In addition to being recruited through the Day Zero process, PPOs are another mode preferred by the students. Going by their name, PPOs are made to the students even before the Day Zero process begins. These are offers made to students who have interned at a particular office. Based on the performance of a student in one of her internships, the student is interviewed by the requisite office and if successful, is offered a position in the office. This process takes place a few months before the Day Zero.
The law firms which come down to campus for the Day Zero also offer positions through the PPO process. In addition to the ones mentioned above, law firms such as S & R Associates, Talwar Thakore & Associates and Wadia & Ghandy Associates also make PPOs. However, the number of offers made through a PPO process is usually fewer than that at the Day Zero. In addition to law firms, there are other organizations also where a student might have interned in, which offer positions in this manner.
3. Throughout the final year
Once the final year of law school starts, more law firms, companies and corporate organizations come to campus to select students for various positions. These organizations include public sector undertakings, government organizations, regulatory authorities etc. Their manner of recruitment also comprises a shortlist process, followed by a personal interview and/or a group discussion. It might also consist of an on-the-spot assignment.
To name a few organizations which fall under this head: ICICI Bank, Deutsche Bank, Securities & Exchange Board of India, Bharat Heavy Electricals Limited, Bharat Petroleum Corporation Limited, National Thermal Power Corporation and Star India.
4. Overseas Placements
This avenue presents an attractive (and lucrative!) opportunity to law school students. However, the process for this is slightly longer than a regular job interview. Foreign law firms are the typical employers in this category and usually comprise: Herbert Smith Freehills, Linklaters and Allen & Overy. They accept applications of students with a consistently good academic record. Based on their shortlist, they conduct personal interviews followed by a legal assignment. If selected, the student is offered a vacation scheme which is in the nature of an internship at the law firm’s overseas office. This internship is in the nature of an assessment, at the end of which one is offered a training contract. It is the training contract that is more in the nature of a job offer.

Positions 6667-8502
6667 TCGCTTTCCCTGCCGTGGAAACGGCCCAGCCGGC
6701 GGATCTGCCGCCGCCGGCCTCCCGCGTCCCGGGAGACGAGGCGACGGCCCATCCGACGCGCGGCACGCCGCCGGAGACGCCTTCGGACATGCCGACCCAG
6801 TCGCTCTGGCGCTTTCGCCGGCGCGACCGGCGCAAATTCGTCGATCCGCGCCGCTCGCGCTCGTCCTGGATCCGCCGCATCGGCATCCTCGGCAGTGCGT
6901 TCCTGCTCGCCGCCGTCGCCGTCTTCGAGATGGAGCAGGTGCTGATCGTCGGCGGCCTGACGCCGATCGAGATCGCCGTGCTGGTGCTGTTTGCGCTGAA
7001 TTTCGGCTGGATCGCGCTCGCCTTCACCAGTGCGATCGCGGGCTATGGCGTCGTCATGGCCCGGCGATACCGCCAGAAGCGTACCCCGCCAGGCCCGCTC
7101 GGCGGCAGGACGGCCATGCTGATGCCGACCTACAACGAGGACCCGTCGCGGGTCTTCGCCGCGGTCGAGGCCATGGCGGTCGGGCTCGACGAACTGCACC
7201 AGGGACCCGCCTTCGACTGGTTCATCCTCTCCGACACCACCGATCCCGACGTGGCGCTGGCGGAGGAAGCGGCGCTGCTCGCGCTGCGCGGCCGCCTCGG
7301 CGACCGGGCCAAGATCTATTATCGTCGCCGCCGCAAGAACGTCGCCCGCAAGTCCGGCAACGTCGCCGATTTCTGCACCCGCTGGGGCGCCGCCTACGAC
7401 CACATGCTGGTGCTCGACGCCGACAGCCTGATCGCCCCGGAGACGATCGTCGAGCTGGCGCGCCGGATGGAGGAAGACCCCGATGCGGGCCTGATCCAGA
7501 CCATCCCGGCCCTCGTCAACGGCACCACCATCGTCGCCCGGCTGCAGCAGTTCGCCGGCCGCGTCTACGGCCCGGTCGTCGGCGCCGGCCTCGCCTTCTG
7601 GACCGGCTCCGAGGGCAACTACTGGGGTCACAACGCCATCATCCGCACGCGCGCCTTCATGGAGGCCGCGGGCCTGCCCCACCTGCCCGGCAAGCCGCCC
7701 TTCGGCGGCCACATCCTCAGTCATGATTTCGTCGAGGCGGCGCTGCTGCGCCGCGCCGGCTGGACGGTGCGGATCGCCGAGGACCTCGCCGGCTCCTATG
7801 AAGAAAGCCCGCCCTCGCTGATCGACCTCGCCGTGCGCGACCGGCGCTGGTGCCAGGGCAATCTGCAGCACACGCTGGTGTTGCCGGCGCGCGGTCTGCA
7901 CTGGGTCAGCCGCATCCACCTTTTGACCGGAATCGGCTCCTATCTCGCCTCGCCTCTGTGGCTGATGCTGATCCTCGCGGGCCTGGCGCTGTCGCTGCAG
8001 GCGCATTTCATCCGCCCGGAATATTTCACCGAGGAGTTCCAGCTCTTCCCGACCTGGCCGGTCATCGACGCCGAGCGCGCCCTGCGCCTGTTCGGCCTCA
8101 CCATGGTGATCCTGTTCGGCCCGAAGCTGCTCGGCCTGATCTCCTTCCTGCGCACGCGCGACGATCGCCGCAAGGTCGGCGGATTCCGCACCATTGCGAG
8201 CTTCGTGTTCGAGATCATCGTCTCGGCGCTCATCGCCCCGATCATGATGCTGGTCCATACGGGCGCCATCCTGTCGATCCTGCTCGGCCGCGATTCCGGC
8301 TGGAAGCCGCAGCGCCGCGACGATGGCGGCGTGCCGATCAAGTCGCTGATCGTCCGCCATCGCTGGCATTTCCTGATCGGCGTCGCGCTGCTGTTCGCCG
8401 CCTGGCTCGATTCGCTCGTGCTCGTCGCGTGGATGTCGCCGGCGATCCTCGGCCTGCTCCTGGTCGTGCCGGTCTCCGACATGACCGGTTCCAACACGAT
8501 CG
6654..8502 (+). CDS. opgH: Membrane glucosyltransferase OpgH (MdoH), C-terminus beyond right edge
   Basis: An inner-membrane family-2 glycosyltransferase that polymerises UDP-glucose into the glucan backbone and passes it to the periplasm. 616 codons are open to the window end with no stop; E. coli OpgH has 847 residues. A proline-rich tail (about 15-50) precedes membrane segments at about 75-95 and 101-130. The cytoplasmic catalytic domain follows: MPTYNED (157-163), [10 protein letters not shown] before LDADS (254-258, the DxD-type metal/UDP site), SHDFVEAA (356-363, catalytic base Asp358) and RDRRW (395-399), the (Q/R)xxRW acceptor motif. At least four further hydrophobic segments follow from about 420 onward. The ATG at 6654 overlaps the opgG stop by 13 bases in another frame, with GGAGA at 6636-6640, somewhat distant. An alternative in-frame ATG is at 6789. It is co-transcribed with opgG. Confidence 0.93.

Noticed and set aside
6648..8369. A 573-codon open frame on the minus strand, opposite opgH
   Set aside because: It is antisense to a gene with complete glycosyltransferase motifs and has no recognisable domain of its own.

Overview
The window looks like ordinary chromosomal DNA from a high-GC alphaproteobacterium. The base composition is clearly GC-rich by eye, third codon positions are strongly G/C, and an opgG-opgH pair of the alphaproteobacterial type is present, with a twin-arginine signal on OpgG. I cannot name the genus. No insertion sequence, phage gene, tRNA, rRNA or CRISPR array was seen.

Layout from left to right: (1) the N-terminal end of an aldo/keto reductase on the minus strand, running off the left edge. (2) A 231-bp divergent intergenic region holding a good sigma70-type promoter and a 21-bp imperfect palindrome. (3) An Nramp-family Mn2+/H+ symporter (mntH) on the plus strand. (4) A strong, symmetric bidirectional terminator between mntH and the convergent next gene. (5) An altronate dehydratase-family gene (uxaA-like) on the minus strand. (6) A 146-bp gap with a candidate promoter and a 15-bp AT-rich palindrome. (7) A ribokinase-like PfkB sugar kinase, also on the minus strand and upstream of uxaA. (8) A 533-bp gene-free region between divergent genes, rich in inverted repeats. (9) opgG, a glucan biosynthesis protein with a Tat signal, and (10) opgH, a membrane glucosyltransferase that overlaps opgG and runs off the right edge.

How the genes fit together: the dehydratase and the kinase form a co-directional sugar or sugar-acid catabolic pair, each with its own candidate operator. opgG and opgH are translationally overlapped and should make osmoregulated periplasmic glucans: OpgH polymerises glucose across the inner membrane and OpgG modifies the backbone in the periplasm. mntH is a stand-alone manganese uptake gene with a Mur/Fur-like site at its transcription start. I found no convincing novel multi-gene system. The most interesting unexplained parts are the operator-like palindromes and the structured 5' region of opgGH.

The average salary offered by these foreign law firms ranges between 25 and 28 lakhs (converted in INR) per annum.
The pointers above describe the placement process for firms, companies and government or non-government authorities. In addition to these, there are various other methods preferred by students which are dependent on their individual motives, for which there might not be a standard procedure. For example, in order to build a career in litigation, one student might start an independent practice by herself while another might join as a junior with a practicing advocate. Another might apply for a clerkship under a judge of the Supreme Court. Point being, there are various routes available for arriving at the same destination.
The life beyond placements definitely starts on a sweet note. Of course, there’s the attraction of remuneration, and the million ways one imagines of spending it. But the sense of independence in managing one’s own life accompanied with the responsibility and accountability for one’s work is nothing short of a new chapter in one’s life. There are times when the chapter runs into pages but remember that you can always take a step back, pause and place a bookmark there: just remember to start from where you left.